Entrepreneurship & Small Business

Start up client can't pay at all. Is continuing work for them the only option?

  • Last Updated:
  • Aug 22nd, 2014 7:21 pm
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Deal Expert
Oct 6, 2005
16498 posts
2161 upvotes
johnlai2004 wrote:
Aug 12th, 2014 8:19 am
Yup. They say they want us to ensure this transition between us to another vendor goes as smoothly as possible.
Crazy they would expect you to do a transition. I would not do a transition until after the balance has been paid and a hefty transition fee were paid. You should collect ASAP as they look to be on the verge of bankruptcy so collect what you can before other creditors swoop in.

Also, the fact that the software is not fully paid for perhaps means that you may have ownership rights - so the new team may not be entitled to touch or modify the code until the company pays for it. However, a lawyer is best suited to determining such details :)
Sr. Member
Jul 10, 2005
754 posts
121 upvotes
Toronto
johnlai2004 wrote:
Aug 12th, 2014 8:19 am
Yup. They say they want us to ensure this transition between us to another vendor goes as smoothly as possible. I've noticed over the years the client feels entitled to many things, some of which seem unreasonable or goes against common sense....
When people in this thread suggest not doing ANYTHING ELSE for this client until seeing some $$$... it includes this training/transition
Deal Fanatic
May 9, 2007
5889 posts
956 upvotes
Vancouver Island, BC
I would think that by this time you would have a pretty god idea of the viability of the business. They say they have no assets, but if the business is viable, that is an asset.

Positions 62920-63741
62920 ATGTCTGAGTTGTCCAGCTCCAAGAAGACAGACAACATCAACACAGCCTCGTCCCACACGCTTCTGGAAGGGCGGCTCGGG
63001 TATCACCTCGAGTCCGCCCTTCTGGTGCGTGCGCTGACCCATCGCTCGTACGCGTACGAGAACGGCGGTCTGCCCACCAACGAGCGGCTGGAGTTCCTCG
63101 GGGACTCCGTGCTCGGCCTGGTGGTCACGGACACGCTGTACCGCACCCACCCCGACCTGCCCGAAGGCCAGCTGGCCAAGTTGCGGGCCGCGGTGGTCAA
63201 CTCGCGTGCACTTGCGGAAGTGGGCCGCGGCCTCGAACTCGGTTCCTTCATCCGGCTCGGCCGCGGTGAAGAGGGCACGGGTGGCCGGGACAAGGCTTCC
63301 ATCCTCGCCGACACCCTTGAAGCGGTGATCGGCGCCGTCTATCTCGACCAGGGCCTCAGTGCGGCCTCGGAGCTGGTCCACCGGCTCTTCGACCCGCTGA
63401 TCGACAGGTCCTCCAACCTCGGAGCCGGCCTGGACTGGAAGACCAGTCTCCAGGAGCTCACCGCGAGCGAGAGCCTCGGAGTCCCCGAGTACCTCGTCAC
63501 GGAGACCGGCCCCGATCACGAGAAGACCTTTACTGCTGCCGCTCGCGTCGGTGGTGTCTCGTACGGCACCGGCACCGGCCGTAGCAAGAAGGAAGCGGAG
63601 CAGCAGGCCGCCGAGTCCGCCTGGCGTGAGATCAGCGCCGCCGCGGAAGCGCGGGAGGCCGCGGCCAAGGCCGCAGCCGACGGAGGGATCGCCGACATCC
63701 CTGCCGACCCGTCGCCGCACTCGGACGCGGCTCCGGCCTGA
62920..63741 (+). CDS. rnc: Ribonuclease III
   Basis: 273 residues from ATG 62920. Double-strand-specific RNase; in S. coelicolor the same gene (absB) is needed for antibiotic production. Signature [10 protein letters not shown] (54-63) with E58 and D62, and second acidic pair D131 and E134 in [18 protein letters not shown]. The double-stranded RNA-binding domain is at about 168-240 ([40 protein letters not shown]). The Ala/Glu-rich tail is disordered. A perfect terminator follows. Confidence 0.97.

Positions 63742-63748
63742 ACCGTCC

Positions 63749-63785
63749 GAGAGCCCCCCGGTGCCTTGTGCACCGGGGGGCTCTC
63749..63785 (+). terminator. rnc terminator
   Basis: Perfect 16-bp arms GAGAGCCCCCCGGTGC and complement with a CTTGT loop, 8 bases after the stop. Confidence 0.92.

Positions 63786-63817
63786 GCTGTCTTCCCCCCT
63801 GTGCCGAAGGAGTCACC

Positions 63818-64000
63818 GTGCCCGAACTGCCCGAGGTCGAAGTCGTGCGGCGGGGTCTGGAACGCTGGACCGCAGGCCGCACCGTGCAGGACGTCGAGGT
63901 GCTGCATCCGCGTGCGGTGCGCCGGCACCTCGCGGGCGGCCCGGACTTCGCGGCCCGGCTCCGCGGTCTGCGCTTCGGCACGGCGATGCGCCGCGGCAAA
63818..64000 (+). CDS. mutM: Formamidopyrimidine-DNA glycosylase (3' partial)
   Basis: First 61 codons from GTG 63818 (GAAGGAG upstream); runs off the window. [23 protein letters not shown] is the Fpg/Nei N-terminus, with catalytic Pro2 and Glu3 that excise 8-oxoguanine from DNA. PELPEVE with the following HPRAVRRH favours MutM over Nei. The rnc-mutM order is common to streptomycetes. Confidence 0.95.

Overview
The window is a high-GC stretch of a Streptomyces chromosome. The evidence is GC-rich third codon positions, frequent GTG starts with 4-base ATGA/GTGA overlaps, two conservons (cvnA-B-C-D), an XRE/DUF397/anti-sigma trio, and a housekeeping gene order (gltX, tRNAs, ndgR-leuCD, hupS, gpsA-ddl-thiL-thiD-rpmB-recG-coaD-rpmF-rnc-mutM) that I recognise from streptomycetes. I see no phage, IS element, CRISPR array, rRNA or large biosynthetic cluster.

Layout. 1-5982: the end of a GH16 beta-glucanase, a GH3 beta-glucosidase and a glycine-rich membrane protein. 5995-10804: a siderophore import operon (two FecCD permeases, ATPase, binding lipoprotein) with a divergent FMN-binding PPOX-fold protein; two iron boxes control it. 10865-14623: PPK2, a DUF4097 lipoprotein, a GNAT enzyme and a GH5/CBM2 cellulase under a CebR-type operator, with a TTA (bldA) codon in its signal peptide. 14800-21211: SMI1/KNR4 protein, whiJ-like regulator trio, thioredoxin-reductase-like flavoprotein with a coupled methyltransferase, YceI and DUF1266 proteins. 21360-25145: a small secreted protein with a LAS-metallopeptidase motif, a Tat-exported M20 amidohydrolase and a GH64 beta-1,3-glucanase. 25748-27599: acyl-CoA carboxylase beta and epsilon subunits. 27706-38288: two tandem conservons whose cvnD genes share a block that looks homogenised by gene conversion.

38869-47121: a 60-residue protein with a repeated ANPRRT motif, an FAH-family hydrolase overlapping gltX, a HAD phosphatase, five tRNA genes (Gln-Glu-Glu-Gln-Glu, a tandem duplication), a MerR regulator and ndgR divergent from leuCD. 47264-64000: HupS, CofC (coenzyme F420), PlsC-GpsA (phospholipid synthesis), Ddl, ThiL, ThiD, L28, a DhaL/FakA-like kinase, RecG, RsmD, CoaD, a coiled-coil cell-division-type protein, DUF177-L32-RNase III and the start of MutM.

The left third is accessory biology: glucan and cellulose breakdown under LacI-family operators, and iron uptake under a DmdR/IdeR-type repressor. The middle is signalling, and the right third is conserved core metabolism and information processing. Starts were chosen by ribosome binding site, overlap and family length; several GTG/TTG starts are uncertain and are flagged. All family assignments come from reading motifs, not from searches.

If you consider the business is not viable, I suggest you initiate a civil suit. Then wait to see whether you were wrong and pursuing the suit would generate a payment.

If you consider the business is viable, I suggest you demand an equity position in the business as compensation for the $80K. With that equity position, you would have access to the financials and know about the business' ability to make ongoing payments. At that point, you might decide to leverage the accumulating obligations into a stronger equity position.
Earthlings, you're evicted.
You are not getting the damage deposit back.

God
Banned
Oct 16, 2008
1010 posts
626 upvotes
you're paying them with your time.
with a promise they might pay you later.bank and others wont lend them money to pay you?otherwise there would be monies in your pocket.

walk.
Deal Fanatic
Jul 4, 2004
7376 posts
627 upvotes
Toronto
I suggest you ALL watch this:

http://vimeo.com/22053820

F*CK YOU PAY ME.

(that's what the video is called - also my new fave phrase after watching it)

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